In Laravel's Container Illuminate\Container\Container, in the bind method, we see this bit of code:

    // If the abstract type was already resolved in this container we'll fire the
    // rebound listener so that any objects which have already gotten resolved
    // can have their copy of the object updated via the listener callbacks.
    if ($this->resolved($abstract)) {
        $this->rebound($abstract);
    }

It appears to allow to rebinding of any previously resolved abstract type. In what use cases would you need to rebind an abstract type? In the rebound method, we see that if indeed the abstract type was previously resolved, we run all the rebound callbacks.

    /**
 * Fire the "rebound" callbacks for the given abstract type.
 *
 * @param  string  $abstract
 * @return void
 */
protected function rebound($abstract)
{
    $instance = $this->make($abstract);

    foreach ($this->getReboundCallbacks($abstract) as $callback) {
        call_user_func($callback, $this, $instance);
    }
}

Can someone give an real-life example as to what type of situation you would rebind an abstract type, and what type of callbacks you would need to call?

This mechanism allows you to define how any implementations registered in the future should be initialized.

For example: Imagine that you had a RPC client that connects to some server based on configuration files. And you would want any client code to be able to extend your Client class and register their own implementations, but without burdening them with having to initialize the client with the input from the settings file manually. (By "client code" we mean any code that would use your library, the term "client" is confusing here.)

(I wanted to do a similar thing in my Laravel project because I wanted to define the path to my config (the rpc.client) only once and not every time that I register different Client implementation. I did not want the rest of the application to care about such things).

Example implementation:

class CommunicationsServiceProvider extends ServiceProvider
{

/**
 * Register the application services.
 *
 * @return void
 */
public function register()
{
    $this->app->singleton(ClientInterface::class, function(Application $app)
    {
        return null; // Required to trigger the rebinding event with the second bind.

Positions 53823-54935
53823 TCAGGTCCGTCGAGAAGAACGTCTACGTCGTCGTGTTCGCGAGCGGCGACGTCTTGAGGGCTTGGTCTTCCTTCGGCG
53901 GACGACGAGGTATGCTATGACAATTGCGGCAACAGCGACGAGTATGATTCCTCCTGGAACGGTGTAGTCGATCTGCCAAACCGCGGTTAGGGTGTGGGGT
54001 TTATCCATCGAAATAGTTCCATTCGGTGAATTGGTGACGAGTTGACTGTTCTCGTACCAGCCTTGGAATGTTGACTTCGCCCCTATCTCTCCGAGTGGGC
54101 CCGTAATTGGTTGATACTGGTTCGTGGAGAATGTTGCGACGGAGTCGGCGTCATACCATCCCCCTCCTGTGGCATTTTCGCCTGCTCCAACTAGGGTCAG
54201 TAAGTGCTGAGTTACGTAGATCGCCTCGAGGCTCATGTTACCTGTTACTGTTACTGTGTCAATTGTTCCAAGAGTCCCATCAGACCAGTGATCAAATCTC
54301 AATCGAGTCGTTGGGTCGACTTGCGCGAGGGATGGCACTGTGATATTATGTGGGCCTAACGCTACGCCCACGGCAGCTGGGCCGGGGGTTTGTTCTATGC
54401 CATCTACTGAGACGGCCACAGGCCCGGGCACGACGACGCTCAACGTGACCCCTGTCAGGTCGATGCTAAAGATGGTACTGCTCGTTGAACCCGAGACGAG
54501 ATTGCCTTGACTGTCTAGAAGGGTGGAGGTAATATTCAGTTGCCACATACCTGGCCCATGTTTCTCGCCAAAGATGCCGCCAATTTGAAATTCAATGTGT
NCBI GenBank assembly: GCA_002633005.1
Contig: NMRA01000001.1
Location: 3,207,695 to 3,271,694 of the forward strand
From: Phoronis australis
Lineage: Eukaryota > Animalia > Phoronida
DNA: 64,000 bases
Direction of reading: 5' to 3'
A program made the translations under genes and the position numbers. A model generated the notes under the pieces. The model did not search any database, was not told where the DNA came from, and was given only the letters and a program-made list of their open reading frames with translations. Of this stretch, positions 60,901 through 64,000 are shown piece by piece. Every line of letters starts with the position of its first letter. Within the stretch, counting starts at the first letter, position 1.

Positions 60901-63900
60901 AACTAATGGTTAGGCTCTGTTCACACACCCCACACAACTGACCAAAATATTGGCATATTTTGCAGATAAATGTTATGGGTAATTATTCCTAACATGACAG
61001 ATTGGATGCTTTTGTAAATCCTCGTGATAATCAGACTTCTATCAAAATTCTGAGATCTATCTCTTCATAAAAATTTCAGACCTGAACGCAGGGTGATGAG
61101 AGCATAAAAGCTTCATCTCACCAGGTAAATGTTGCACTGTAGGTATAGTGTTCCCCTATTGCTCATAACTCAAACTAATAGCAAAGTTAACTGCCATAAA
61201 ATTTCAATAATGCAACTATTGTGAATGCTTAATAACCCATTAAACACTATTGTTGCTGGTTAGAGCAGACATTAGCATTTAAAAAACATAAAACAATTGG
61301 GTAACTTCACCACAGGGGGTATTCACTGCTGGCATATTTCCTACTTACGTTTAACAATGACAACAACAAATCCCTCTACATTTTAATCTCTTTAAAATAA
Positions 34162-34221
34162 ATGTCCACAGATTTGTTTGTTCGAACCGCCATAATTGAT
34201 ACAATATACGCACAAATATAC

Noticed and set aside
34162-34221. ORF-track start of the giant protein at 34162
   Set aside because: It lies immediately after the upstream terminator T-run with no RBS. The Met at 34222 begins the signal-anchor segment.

});

    $this->app->rebinding(ClientInterface::class, function(Application $app, $client)
    {
        $options = $app['config']->get('rpc.client');

        /** @var Client $client */
        $client->configure($options);
        return $client;
    });

    $this->app->singleton(ClientInterface::class, function(Application $app)
    {
        $client = new Client ([]); // We intentionally use empty array to demonstrate 
                                   // that the config will be properly injected anyway.
        return $client;
    });

    // Note that the callback in the binding() method will be called, so even though 
    // we initialize the new Client with empty set of settings (we provide the [] into
    // the constructor), it will be properly initialized by the rebinding() callback.

So every time anyone registers a new Client implementation (via App::bind() etc.) the callback defined in rebinding() will be called on the instance.

Conclusion

What I wonder about thought is whether it is a good idea to use the rebinding() method at all when it is not documented in Laravel docs and is not part of the Container contract (the Illuminate\Contracts\Container\Container interface) and is only a part of the concrete implementation (the Illuminate\Container\Container class ).

It seems that for the same usecase you could use the "proper" (documented and present in public API) resolving() method, which will cause the configure($options) method to be called every time someone resolves this binding (contrary to this case where it is only called once—when the Client is registered).

Sources

I have first noted this functionality in this tutorial, but honestly I did not properly understand it from the example there and had to experiment with it on my own.

Disclaimer

Please note that I am by no stretches of imagination an expert on this topic. But I have currently been looking into the Laravel IoC and this method so I thought that I might provide some insight.

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